Editorial: What’s reasonable

When it comes to determining whether Freshwater Stone’s proposed operations in Hall Quarry meet the requirements in the town’s quarrying licensing ordinance regarding noise, members of the Mount Desert Planning Board are in a tight spot.

The board resumed consideration in August of Freshwater’s application for a quarrying license. The board had decided in 2017 that the applicant was ineligible to apply for the license, but in October 2018 the state’s Business and Consumer Court ordered the board to reconsider the application.

The Planning Board has been instructed to base its decision on the town’s quarrying licensing ordinance, which was adopted in 2013, rather than the land use ordinance. The latter was the basis of the board’s 2017 decision.

That ordinance contains no quantitative standard for what constitutes unacceptable noise from the quarry operation. Instead, the ordinance requires that an operator employ “the best practicable means of reducing noise.”

“Terms like best practice can lead to arguments,” one of the noise experts at the most recent hearing noted. He said there had been “a throwing up of hands” in the drafting of the ordinance and that the drafters had decided on a “do the best you can” kind of standard.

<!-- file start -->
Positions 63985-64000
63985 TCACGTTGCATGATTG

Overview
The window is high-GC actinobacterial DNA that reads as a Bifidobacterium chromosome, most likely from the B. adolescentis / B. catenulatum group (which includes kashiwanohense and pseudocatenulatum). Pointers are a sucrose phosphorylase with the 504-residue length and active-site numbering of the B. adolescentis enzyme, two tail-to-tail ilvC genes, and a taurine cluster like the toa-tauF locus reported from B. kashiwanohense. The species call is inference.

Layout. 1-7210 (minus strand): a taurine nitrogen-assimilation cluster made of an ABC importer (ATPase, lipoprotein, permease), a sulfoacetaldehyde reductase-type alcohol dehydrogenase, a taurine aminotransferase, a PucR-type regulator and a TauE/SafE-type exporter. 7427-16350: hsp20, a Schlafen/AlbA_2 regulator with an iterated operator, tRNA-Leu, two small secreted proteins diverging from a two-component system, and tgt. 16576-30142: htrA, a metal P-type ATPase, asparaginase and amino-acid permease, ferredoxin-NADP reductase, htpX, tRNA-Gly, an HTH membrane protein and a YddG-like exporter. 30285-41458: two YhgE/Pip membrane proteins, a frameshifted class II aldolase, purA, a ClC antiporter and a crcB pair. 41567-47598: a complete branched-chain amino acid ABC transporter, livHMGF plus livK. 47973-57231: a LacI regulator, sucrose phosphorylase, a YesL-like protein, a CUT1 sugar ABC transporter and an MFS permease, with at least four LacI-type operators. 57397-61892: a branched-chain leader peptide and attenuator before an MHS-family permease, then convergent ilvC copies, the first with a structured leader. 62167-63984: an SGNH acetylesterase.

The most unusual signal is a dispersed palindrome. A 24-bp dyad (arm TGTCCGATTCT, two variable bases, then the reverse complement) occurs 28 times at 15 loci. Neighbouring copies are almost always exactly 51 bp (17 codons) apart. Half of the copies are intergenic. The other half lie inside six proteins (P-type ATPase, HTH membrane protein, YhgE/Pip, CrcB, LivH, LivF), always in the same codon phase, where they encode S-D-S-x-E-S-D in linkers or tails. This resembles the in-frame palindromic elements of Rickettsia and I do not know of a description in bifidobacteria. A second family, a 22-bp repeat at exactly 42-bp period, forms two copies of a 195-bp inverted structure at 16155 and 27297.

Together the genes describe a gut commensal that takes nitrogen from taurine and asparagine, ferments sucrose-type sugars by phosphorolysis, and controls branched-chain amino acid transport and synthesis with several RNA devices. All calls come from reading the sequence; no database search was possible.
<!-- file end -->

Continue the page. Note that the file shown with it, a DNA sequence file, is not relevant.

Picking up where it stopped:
The discussion about noise from the quarry has included protests from neighbors about physical and psychological discomfort from industrial noise reaching their homes.

The board asked noise experts about what’s possible under existing noise management technology, but that raised the issue that the most extreme possible measures such as a buffering dome that could move with the drill would be cost-prohibitive and neither practical nor “practicable.”

How is the board to balance requiring protection for the residents without making unreasonable demands of the applicants?

In a 2000 decision, the Maine Supreme Judicial Court ruled that land use controls must answer the questions, (1) “What must an applicant do to obtain a permit,” and (2) “Under what set of facts should the [Board] grant or deny the application.”

The court carved out an exception to that standard when, in a 2009 case involving a proposed pier in Bar Harbor, it upheld the Board of Environmental Protection’s denial of a permit for the pier. But it did so by differentiating between state agencies and municipal boards. For the latter, the justices said, subjective standards are more problematic.

In the current quarry application in Mount Desert, board members are right to be wary. If they’re being asked to make it up as they go along, they’ve been put in an untenable position.

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